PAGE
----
A new documentary about The Duke of Edinburgh Award sheds light on the Royal’s James Bond-like ways.

Airing Monday night on ITV, “When Philip Met Prince Philip” marks the 60th anniversary of the Duke of Edinburgh Award and celebrates the man who so often lies in the shadow of his wife — Queen Elizabeth II.

In an interview with Joanna Lumley, the British actress opens up about the Prince’s adventurous ways. “I think he’s just an extraordinary character – he rides, sails, drives horses, fishes, swims,” she reveals. “He really could have been Bond and he was a naval commander as well, like Commander Bond.”

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She continues, saying that “he’s incredibly good fun to be with, but he is quite shy, and I think sometimes some huge events I’ve see him go, ‘Oh God, I’ve got to do that’ and I’ve actually heard him saying that but then he pulls himself together head up, chin out and off he goes.”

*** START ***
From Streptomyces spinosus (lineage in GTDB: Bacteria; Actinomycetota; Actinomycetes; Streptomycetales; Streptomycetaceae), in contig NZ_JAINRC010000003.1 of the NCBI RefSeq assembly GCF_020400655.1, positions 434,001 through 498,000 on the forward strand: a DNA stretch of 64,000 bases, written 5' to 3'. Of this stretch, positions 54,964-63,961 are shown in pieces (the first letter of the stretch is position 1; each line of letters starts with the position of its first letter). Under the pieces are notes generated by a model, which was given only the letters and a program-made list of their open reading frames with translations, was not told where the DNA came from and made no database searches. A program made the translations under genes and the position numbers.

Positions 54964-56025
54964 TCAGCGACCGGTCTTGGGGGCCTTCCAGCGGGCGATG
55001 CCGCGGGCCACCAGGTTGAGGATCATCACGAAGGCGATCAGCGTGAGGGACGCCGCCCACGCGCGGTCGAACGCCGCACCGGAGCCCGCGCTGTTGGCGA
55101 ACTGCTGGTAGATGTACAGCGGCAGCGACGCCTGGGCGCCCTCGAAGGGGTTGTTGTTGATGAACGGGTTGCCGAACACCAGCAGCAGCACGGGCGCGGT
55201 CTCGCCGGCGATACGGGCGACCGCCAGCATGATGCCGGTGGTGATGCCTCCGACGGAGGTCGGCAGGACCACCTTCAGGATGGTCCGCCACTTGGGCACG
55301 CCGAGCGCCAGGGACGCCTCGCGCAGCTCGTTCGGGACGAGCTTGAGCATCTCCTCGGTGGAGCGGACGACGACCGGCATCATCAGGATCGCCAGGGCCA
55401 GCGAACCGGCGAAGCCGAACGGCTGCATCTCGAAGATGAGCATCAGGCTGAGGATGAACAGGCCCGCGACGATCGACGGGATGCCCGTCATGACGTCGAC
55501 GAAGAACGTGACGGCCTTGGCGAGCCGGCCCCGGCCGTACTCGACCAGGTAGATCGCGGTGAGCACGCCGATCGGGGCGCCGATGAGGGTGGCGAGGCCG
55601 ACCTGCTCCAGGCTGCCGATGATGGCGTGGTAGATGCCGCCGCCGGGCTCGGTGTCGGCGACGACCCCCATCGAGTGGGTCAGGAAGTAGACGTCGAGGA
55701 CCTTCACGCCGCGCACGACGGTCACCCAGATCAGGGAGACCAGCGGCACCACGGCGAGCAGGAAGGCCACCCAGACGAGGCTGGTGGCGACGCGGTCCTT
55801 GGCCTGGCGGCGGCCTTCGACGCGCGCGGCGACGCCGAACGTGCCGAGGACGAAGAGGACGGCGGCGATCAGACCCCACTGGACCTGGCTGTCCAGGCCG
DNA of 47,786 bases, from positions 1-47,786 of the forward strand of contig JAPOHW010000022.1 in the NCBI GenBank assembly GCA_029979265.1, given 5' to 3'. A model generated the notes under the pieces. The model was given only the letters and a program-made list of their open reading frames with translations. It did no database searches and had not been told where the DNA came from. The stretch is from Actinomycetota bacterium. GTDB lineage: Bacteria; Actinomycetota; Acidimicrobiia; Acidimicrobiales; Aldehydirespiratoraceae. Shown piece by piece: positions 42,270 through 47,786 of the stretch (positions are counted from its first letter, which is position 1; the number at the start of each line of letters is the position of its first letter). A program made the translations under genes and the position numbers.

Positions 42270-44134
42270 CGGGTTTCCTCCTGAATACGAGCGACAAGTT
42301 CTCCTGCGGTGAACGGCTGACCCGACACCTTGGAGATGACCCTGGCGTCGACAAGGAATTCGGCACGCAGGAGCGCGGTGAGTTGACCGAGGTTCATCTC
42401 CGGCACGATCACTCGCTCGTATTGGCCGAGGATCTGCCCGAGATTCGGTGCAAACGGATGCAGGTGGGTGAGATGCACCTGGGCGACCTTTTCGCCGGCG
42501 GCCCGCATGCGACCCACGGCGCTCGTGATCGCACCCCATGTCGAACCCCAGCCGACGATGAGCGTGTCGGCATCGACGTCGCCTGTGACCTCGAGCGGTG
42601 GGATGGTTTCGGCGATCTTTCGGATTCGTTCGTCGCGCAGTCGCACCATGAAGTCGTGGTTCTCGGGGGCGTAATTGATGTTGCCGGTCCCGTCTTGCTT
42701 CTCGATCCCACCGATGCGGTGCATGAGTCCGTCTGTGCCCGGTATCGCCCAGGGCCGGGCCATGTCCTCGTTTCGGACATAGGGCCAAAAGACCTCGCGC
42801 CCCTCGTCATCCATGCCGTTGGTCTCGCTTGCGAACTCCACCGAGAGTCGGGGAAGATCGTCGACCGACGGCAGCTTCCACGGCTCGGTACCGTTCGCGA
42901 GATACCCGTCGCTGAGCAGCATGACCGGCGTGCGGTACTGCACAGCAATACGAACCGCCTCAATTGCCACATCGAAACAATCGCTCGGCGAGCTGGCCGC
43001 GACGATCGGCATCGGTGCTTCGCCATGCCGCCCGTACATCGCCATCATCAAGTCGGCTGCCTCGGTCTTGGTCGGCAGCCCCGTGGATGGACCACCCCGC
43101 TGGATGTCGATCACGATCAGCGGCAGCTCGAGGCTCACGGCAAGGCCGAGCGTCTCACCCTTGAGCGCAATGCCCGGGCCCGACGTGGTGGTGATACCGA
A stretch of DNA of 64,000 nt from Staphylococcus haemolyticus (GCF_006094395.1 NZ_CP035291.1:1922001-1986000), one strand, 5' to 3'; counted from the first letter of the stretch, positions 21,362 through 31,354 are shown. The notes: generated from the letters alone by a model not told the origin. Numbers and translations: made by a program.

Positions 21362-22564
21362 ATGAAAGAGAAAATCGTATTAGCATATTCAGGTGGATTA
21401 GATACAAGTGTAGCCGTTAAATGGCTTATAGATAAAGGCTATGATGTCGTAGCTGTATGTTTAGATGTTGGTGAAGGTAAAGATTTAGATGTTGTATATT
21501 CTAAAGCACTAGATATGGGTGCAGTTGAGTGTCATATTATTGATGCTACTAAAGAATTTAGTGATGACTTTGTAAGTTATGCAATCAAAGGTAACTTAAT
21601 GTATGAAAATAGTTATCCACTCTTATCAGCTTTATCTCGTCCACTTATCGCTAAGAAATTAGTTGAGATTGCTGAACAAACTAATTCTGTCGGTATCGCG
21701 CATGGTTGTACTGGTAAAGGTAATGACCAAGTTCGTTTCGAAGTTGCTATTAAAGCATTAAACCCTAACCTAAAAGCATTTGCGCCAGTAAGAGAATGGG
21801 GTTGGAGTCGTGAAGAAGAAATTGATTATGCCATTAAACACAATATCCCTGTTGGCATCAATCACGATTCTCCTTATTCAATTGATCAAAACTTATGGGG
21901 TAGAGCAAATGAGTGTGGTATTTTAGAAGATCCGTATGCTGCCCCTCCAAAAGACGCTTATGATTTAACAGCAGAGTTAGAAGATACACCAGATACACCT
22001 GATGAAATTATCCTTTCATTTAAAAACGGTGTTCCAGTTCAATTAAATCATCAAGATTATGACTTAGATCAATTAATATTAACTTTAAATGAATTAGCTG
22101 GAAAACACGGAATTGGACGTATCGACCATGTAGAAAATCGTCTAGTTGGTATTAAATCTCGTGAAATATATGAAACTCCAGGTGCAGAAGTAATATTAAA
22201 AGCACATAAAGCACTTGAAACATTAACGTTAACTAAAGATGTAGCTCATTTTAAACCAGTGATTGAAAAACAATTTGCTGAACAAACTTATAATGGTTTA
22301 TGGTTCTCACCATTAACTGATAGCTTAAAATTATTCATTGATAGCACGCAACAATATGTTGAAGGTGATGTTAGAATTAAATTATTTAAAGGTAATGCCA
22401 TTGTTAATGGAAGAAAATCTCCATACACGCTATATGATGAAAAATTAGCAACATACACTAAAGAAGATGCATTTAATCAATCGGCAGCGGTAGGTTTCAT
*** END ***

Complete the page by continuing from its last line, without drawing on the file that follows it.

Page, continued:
The documentary also goes on to reveal Kate Middleton’s connection to Prince Philip long before having met Prince William. The Duchess of Cambridge received the award when in high school after braving the elements to prepare a warm meal. “I can remember trying to cook bacon in the soaking wet,” Middleton shares in the television special. “Everything was just sopping and I was trying and trying to cook bacon. I remember saying you know what, ‘I think we’re just going to have plain sandwiches. Bread, basic bread and butter.'”

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The charity, which was established in 1956 by the Duke himself, seeks to help young people develop the necessary skills to reach adulthood. “From volunteering to physical activities, life skills to expeditions, achieving a D of E Award is a passport to a brighter future, valued by employers and universities,” the D of E website reads. “The D of E has a positive impact on young people’s lives, in terms of their personal development and employability, and on wider society, from charities gaining active and engaged volunteers to businesses hiring work-ready recruits.”